Friday, April 30, 2010

So what exactly did go wrong? I think I took the "keep" out of Beekeeping.

I've probably talked to 5 honeybee experts this week about what went wrong in my first attempt with the TBH.  I've also been reading about the many people who had the same thing happen to them with TBH's.  As a result I have a long list of what the problem could have been, but I believe it wasn't one problem but a combination of a few.  Here's the three most likely situations:

  • No comb to call home - I didn't mean for that to rhyme - so if someone gave you a new home for free but there was no furniture and no food how long would you stay?  Yea, me too.  I'd be gone so quick their head would spin.  The top bars are made for bees to build comb, but these bees had never built on top bars and although they tried, the queen wasn't interested in trying too hard and decided to leave.
  • The queen was never accepted by the colony - this is an interesting one.  Queens are introduced to the bees in the package by being put into a cage with screen on it and a cork in the entrance hole.  At first, the bees in the hive want to kill her and will bite at the screen.  Just by being there with the bees they will soon accept her as their queen.  So what I did, which I was told was right, was to replace the cork with a marshmallow and by the time they eat through the marshmallow she will be accepted.  She may not have been accepted that readily being a young queen.  They may have killed her when she came out of the cage.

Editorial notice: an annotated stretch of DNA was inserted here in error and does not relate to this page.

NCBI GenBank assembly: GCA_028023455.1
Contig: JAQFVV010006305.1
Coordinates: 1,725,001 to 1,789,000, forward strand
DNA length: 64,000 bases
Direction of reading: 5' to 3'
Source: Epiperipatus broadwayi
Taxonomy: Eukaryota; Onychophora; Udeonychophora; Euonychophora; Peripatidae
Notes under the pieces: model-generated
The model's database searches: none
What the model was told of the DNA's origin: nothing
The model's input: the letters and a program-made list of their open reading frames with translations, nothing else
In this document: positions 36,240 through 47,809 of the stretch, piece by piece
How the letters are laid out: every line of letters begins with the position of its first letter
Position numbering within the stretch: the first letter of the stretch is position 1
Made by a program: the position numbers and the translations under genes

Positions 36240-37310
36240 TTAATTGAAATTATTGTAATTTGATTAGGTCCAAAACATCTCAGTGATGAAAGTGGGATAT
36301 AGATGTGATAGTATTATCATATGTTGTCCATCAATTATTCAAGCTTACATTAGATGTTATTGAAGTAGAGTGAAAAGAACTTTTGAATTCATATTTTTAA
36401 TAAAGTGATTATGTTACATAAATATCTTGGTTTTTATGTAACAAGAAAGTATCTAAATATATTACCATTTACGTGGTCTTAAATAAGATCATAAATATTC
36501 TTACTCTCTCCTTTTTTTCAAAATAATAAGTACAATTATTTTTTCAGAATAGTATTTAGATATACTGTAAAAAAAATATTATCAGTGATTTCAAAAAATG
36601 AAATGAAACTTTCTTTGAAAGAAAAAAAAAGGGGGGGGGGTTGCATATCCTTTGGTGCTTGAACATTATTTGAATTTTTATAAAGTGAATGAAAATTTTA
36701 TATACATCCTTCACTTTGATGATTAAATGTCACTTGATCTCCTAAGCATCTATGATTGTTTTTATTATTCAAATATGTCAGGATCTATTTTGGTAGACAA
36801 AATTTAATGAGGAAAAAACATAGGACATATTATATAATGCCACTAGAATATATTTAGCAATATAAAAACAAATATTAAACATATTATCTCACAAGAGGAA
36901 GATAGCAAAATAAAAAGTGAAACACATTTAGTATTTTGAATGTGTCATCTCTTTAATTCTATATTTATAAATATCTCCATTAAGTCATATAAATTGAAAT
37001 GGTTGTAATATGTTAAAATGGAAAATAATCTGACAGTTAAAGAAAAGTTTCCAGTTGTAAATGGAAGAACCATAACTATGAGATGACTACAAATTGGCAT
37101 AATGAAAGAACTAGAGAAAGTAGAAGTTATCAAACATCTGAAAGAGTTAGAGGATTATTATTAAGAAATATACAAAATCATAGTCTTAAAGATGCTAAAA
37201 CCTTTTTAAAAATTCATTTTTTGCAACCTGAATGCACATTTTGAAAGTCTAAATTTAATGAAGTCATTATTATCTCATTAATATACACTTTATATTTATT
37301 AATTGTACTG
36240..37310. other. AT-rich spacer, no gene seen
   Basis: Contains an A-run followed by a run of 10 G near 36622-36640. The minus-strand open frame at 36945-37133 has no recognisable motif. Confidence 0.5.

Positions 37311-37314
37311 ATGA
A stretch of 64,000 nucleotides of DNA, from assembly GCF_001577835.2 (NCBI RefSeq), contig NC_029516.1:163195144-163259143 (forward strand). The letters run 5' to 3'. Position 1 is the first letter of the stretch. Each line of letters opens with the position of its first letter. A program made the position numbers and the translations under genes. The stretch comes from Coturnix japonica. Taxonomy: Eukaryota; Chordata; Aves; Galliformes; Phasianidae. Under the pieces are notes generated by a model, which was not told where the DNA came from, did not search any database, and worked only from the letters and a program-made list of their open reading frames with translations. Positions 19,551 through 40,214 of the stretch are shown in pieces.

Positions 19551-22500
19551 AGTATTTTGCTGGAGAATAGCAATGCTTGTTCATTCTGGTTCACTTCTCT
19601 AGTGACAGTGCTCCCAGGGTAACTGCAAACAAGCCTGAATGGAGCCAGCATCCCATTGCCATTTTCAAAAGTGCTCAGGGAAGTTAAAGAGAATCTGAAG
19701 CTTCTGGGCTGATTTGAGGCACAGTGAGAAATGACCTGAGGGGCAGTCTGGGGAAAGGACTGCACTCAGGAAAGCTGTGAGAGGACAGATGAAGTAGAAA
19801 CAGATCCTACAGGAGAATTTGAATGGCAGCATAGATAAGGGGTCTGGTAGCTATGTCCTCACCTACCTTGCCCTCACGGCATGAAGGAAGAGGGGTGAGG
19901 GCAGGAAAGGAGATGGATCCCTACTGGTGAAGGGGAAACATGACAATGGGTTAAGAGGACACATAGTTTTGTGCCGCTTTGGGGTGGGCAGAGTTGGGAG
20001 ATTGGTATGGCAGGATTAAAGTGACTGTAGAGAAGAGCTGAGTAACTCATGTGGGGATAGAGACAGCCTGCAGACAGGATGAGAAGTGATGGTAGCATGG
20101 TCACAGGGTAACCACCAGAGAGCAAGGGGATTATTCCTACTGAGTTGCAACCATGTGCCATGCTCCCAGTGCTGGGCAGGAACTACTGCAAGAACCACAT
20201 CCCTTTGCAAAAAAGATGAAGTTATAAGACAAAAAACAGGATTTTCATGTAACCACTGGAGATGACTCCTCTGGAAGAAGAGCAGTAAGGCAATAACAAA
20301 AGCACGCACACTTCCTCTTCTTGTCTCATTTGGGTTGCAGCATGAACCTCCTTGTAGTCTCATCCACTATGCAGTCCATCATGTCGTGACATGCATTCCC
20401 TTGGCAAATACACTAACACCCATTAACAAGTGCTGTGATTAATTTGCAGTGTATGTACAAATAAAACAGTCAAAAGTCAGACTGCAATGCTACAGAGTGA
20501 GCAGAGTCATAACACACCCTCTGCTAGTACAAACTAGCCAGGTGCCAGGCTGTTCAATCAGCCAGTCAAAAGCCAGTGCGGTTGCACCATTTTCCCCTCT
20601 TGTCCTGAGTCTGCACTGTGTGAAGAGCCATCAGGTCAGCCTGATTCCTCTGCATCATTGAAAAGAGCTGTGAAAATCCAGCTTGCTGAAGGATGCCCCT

• No accessible food, they may have starved to death - I did provide them with food.  I gave them a feeder that was a bowl with a can of sugar water turned upside down and foam pieces floating in it to keep them from drowning.  I placed the feeder in the hive.  What I recently learned was that when they are in the hive they do not fly.  Therefore, they could not get to the food.  Had I given them a zip lock with little holes in it they could have crawled over to it and soon would have been eating.  With the bowl, they could not climb up it or never even found it.

Each one of these explanations has about ten different answers to how you can fix it, but I've decided to go the route of having a colony started for me on top bars called a nuc (nuke).  The nuc will have 3 bars of brood and 1 bar of "stores".  The queen will be laying eggs and the colony will be tending to them.  All I will need to do is to move the bars into my hive and then it should take.  Karen is getting one as well.  the nuc's will be ready around June 1st.

For my third hive I'm going to try and get a swarm.  I have my name on two swarm lists and I also know of two bee trees that may swarm.  If I get a swarm it will be placed out at The Kois Farm.

So that's the plan...I'm not giving garden really needs the bees.

No comments:

Post a Comment